When employees believe that their voices matter, they are more likely to feel appreciated by the company. This feeling then encourages each employee to do better work.

Your organization employs smart people, otherwise they probably wouldn’t hold the positions that they do. They just need a chance to unleash that creativity and wow their co-workers and customers.

2. Share positive stories

Your organization has many stories of how employees solved problems, helped others in need, and other ways in which they went above and beyond to make someone happy. However, a lot of companies like to play the modesty card. They hesitate to flaunt their achievements.

Great leaders understand the power of positive stories when they show the value that they bring to the customer.

A client recently told me about how I helped her feel happier. She explained that medication that she took to keep her emotionally balanced didn’t help, but I did. She thanked me profusely. (I put her quote on my Happy Employees page.) I sent the email to my editor. I think she got a better understanding of who I’m trying to help and why I work so hard to create great content. Since she edits many of my articles, I need her to feel engaged with the work, so we keep putting out the best content to help the readers of this blog.

You need to flaunt your greatness!

You have to share similar stories with each other. Talk about how a customer gushed over your attention to detail. It shows the rest of your co-workers why you do what you do. Most of you aren’t working just for the paycheck. You are also working because you make a difference in people’s lives.

The more stories an organization can compile the more powerful it becomes. If your organization is huge, then break it down into departments. Even departments such as marketing and accounting need to compile stories. Many of these stories may be more internal, but it’s still important to document what is happening so you can share with your people why you do what you do.

3. Focus on great culture

Great results are the bottom line of every company. The only way to get great results is to have support at every level. If one domino falls short the customer experience weakens. You can’t have great marketing and bad customer service. That’s why empowering employees to create their own happiness systems, we’ll discuss more in #5, is vital to improving every aspect of your company culture.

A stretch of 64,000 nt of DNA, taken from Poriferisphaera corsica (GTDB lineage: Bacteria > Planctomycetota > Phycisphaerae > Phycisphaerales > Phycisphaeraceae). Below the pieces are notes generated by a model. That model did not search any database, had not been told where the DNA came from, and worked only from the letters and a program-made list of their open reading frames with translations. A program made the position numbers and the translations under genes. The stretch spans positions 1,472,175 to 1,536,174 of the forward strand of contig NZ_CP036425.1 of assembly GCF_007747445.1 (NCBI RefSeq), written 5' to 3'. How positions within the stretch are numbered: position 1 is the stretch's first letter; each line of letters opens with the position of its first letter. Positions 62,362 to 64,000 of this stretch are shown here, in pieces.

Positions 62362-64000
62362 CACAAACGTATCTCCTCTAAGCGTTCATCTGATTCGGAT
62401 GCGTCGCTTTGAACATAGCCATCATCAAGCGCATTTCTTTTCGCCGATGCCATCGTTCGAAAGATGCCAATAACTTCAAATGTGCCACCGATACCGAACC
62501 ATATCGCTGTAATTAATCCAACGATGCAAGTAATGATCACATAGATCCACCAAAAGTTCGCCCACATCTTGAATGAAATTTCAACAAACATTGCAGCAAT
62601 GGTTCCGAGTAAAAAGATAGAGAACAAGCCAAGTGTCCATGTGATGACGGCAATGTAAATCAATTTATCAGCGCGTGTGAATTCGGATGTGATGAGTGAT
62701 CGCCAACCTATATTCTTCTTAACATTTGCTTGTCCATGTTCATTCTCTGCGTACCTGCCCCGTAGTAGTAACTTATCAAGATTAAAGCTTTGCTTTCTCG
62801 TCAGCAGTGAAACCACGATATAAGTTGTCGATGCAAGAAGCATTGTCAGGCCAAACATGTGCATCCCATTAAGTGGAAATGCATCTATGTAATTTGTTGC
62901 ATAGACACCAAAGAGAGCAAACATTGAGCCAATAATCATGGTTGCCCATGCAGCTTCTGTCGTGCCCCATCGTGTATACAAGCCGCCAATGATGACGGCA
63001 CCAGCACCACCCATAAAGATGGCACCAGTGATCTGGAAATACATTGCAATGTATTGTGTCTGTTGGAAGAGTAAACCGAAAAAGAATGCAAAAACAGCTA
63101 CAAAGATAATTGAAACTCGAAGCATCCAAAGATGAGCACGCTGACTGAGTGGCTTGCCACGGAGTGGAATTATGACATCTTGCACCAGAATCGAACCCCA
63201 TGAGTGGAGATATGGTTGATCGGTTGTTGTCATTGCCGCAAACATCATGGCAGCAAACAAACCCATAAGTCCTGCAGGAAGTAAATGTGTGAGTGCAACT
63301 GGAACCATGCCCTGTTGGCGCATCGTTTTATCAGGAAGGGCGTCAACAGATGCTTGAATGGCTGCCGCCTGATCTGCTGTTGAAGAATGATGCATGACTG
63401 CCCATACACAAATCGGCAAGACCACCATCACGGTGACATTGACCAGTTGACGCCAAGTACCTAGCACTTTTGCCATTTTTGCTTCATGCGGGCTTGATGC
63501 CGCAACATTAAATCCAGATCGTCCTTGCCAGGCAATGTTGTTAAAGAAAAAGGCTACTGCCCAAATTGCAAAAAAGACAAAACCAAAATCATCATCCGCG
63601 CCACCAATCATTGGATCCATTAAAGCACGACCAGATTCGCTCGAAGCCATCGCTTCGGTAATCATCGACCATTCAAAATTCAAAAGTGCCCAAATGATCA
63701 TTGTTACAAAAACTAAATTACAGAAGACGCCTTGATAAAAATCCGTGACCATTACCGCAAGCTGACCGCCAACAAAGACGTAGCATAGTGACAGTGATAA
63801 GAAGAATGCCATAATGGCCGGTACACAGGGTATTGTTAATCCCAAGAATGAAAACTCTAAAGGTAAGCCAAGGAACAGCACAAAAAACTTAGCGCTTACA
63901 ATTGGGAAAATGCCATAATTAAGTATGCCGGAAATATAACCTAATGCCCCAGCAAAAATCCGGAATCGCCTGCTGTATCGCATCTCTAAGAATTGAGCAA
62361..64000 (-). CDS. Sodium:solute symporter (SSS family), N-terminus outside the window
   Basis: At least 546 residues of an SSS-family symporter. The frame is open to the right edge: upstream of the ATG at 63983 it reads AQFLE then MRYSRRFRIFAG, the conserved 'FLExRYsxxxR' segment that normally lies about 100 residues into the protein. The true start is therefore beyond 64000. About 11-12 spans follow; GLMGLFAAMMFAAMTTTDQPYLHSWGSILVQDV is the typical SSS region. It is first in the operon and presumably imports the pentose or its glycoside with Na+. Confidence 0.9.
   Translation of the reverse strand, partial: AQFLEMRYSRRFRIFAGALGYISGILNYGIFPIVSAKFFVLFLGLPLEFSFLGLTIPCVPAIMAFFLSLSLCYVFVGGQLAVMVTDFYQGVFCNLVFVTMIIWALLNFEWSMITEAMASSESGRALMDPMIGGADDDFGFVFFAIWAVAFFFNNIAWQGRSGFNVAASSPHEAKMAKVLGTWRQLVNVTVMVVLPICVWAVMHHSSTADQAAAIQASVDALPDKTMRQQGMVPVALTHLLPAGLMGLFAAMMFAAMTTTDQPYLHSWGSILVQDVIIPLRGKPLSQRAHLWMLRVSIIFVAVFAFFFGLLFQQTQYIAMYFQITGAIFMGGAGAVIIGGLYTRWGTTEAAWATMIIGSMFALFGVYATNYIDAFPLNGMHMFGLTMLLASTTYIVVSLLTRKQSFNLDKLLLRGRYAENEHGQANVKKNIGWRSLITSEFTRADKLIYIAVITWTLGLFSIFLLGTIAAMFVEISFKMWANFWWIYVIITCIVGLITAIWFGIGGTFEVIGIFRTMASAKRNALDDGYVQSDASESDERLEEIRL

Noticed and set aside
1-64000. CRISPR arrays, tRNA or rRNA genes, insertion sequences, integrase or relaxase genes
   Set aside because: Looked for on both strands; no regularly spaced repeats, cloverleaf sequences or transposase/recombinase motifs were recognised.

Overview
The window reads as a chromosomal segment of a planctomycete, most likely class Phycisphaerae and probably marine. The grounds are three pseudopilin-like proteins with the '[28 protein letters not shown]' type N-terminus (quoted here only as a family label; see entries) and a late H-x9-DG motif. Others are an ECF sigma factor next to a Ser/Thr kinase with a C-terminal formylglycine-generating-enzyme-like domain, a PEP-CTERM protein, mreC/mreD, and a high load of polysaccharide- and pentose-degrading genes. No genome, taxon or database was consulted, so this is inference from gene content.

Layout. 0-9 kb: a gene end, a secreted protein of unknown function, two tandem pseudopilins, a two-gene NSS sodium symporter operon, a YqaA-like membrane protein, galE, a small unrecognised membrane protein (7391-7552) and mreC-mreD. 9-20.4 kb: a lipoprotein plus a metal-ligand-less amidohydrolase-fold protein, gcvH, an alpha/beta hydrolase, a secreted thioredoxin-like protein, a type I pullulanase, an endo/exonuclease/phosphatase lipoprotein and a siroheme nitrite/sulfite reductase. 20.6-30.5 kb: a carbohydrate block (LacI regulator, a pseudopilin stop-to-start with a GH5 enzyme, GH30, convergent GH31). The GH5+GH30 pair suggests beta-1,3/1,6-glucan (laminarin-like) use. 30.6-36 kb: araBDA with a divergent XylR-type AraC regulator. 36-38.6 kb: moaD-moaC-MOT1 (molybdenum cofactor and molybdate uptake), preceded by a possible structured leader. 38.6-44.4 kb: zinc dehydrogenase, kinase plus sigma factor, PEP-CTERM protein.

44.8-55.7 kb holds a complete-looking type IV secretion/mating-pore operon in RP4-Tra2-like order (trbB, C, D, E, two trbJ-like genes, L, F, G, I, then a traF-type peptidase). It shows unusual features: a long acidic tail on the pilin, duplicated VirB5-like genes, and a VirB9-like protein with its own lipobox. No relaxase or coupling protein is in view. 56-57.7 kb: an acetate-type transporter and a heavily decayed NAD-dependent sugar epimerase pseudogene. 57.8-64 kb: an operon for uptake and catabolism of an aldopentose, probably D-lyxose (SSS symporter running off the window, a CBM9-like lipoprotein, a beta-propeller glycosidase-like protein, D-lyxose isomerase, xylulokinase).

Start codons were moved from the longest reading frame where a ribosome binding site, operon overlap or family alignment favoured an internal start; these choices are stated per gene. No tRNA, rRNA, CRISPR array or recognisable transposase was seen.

“Customers will never love a company until the employees love it first.” Simon Sinek

When a leader makes the company’s culture a top priority it ripples throughout the whole organization. They want create as many avenues for employee happiness that their resources will allow. It’s this habit that helps an employee feel engaged with their work and deliver great results.

4. Explain the vision again and again

A great leader has vision that guides everyone in the organization. They are able to plan for next year like it’s next month. They know how they want to get there and help explain what he wants done to make it happen.

It’s this vision that helps put into focus every action an employee makes within the company. Without explaining this vision many employees become lost, unable to see what is truly important.

“If you’re changing the world, you’re working on important things. You’re excited to get up in the morning.” – Larry Page, CEO of Google

Every company helps someone. It’s up to the leaders in your company to bring clarity to who you serve and how you will make it happen. The more ways you can explain your visions the clearer it becomes.

5. Allow employees to design their work systems

Your employees know their strengths. They know whether they enjoy certain projects and which ones drive them crazy. Utilizing this information is vital to getting great results out of your employees.

Allow your employees the freedom to design how they would get the task done. They will own the project and work harder to make sure it succeeds.

6. Listen to Feedback

In order to stay engaged in our work, we have to recognize our mistakes and understand how to fix them. By listening to employee, customer, and vendor feedback, an organization is taking the time to understand their mistakes and correct them.